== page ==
By Don Bradley
Go south on Holmes Road from 115th Street and you’ll pass a string of old houses boarded up to make way for new luxury townhomes.
Then you get to Pauline Dille’s place. No plywood for her. She’s 82, been there more than half a century, raised her kids in that house, likes the deer who pass nightly through her back yard and she says she’s staying no matter how much money they offer her.
“There’s no price tag on the rest of my life,” she said.
The fact that somewhere along the way somebody came into her house and stole her toilet paper just made her dig her heels in deeper. More on that later.
The developer for the project did not respond to phone calls or emails for this story. It was earlier reported that the company, SLCR LLC, had placed its plan to build 34 townhomes on hold while it sought the purchase of one more property.
A day last week in her living room, Dille said a company rep told her they had made a “very lucrative offer” on her house. She doesn’t disagree. She figured under normal conditions she could maybe get half what the company offered.
Peggy Calhoun, a neighbor and board member of Center Planning and Development Council, said Dille is determined to stay put, but it’s no surprise that someone came along with a development plan for the site along Holmes Road between 115th and 117th streets.
The neighborhood has seen a recent rejuvenation, especially at Red Bridge Shopping Center just to the north. The strip of old clashes with the newness.
Calhoun remembers the meeting at which the original developer pitched the townhome plan to the neighborhood, a step in getting city rezoning approval. Residents, however, objected to a lack of parking, green space and play areas for kids.
It was a smaller site then, much of it along 115th Street, so the company expanded the project, buying up more lots to the south, including the Waterford South senior living facility, before running into Pauline Dille. After she refused their offer, a company rep called Dille.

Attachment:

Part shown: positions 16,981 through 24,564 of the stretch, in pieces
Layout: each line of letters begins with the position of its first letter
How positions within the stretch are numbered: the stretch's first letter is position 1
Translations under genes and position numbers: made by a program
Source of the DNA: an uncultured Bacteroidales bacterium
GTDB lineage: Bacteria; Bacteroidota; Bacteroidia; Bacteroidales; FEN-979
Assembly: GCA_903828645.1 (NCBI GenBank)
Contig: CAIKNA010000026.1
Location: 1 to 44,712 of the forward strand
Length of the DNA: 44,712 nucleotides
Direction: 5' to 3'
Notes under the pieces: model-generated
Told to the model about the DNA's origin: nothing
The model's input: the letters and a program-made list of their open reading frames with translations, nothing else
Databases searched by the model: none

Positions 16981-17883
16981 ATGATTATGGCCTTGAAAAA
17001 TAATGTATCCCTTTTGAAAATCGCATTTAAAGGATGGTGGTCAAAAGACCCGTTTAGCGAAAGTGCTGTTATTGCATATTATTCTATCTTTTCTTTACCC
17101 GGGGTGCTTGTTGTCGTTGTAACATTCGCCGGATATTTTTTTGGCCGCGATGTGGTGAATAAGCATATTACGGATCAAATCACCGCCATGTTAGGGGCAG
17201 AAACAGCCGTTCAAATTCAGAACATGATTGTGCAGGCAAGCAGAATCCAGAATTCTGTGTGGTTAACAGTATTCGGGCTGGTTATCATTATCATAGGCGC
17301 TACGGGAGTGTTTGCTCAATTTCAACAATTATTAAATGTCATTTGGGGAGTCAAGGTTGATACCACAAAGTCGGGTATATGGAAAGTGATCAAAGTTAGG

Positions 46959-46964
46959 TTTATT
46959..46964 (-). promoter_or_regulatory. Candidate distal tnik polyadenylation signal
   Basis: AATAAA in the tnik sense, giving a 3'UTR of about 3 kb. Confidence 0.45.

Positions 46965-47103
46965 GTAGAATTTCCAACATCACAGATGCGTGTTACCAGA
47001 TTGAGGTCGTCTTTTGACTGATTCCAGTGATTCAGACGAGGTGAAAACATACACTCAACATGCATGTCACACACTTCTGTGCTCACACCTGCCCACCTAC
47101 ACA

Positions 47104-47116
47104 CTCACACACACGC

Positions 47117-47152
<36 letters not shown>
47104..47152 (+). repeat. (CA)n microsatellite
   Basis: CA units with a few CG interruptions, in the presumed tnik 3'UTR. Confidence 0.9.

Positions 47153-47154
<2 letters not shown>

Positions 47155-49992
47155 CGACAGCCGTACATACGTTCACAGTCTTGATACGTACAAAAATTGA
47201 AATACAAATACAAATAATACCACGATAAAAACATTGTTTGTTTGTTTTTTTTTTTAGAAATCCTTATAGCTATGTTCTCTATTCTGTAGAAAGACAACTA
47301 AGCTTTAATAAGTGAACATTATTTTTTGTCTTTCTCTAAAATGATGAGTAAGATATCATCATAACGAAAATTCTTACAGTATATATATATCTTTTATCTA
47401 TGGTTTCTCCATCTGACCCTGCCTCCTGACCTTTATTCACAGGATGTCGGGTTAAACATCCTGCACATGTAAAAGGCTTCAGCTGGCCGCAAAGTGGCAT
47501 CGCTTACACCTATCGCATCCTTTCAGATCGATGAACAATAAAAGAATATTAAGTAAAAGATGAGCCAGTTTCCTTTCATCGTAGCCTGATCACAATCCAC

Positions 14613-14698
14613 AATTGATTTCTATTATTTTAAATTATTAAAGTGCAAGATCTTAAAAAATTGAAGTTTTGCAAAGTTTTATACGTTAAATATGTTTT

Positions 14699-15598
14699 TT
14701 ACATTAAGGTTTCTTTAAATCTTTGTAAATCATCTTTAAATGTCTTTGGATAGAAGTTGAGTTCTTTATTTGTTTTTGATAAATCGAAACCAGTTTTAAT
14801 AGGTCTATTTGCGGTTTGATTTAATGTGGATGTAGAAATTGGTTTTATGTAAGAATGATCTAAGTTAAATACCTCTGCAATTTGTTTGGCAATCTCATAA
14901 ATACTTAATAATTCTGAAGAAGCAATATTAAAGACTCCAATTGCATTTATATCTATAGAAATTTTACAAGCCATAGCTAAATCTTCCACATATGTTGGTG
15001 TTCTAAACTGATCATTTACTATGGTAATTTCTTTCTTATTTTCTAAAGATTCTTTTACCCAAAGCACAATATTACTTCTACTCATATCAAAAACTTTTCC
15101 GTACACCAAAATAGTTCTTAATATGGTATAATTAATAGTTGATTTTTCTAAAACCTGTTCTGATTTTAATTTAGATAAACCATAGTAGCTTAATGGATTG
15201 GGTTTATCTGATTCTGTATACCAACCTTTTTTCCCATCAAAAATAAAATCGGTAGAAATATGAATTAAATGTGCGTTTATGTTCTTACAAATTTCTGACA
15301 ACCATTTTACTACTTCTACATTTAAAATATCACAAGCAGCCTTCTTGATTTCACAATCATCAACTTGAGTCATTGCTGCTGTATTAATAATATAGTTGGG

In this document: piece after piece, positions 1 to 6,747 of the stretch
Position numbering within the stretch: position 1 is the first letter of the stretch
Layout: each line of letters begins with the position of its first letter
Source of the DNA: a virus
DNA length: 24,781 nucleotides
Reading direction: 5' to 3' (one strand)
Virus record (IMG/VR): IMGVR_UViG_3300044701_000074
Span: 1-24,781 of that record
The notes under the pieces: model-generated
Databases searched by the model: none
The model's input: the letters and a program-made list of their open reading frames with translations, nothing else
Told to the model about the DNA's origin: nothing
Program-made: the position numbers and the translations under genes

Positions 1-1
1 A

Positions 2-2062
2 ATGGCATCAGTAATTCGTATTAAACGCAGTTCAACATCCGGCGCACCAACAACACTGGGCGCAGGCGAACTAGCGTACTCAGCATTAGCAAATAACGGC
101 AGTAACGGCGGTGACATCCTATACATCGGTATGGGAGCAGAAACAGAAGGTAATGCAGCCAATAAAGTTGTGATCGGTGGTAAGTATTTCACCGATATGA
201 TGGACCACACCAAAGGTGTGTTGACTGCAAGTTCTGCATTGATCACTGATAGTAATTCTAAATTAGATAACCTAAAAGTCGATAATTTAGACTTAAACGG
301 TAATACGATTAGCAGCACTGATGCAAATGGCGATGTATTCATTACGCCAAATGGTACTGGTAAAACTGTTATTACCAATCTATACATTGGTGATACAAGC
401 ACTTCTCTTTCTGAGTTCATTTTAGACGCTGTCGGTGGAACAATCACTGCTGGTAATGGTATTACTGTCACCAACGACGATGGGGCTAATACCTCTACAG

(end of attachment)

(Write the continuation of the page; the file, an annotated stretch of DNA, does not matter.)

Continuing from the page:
“He says, what about your children…don’t they have a say,” Dille said. “I told him I’d check the deed. ‘No, their names aren’t on it.’ ”
Cathy Krommenhoek, Dille’s daughter, fully supports her mom.
“That place has been her home all these years so of course she doesn’t want to leave,” Krommenhoek said from her home in Florida.
She said her mother didn’t get a lot of breaks in life, went through some rough times and probably views herself as an underdog.
“When somebody pushes, she’s going to come out fighting and that’s what’s going on here and I’m going to stand there with her,” Krommenhoek said.
Kansas City planning and zoning records show there is nothing new on SLCR’s rezoning application since 2022.
Meanwhile, neighbors say squatters made themselves at home in some of the boarded-up houses. One supposedly even had utilities turned on.
Dille said a man holed up in the duplex next to her came uninvited into her house while she and her little dog were watching the 10 o’clock news.
The dog started barking and Dille dialed 911 and yelled at the man as he ran out. Krommenhoek said her mother had to make a hospital visit after that.
Then, according to Dille, the same man snuck in again two days later while she mowed the yard.
“He turned on the TV, got the dog’s toy and went into the bathroom and took my toilet paper and left me two squares,” she said. “Why would somebody do that?”
Police know who the man is, she said. The development company has taken appropriate steps to better secure the properties.
Dille, who has no ill will toward the developer, said she could take the money and go live with Krommenhoek in Florida, a place she describes as “a fine place to visit.”
But she wants to stay home, where her children ran the yard, where she tends her gardens, digs in the dirt and watches deer pass through on their way to the golf course.
“I’ve seen old people have to leave their house,” she said. “They give up and die. That’s not going to happen to me.
“When God calls me, that’s when I’ll leave this place.”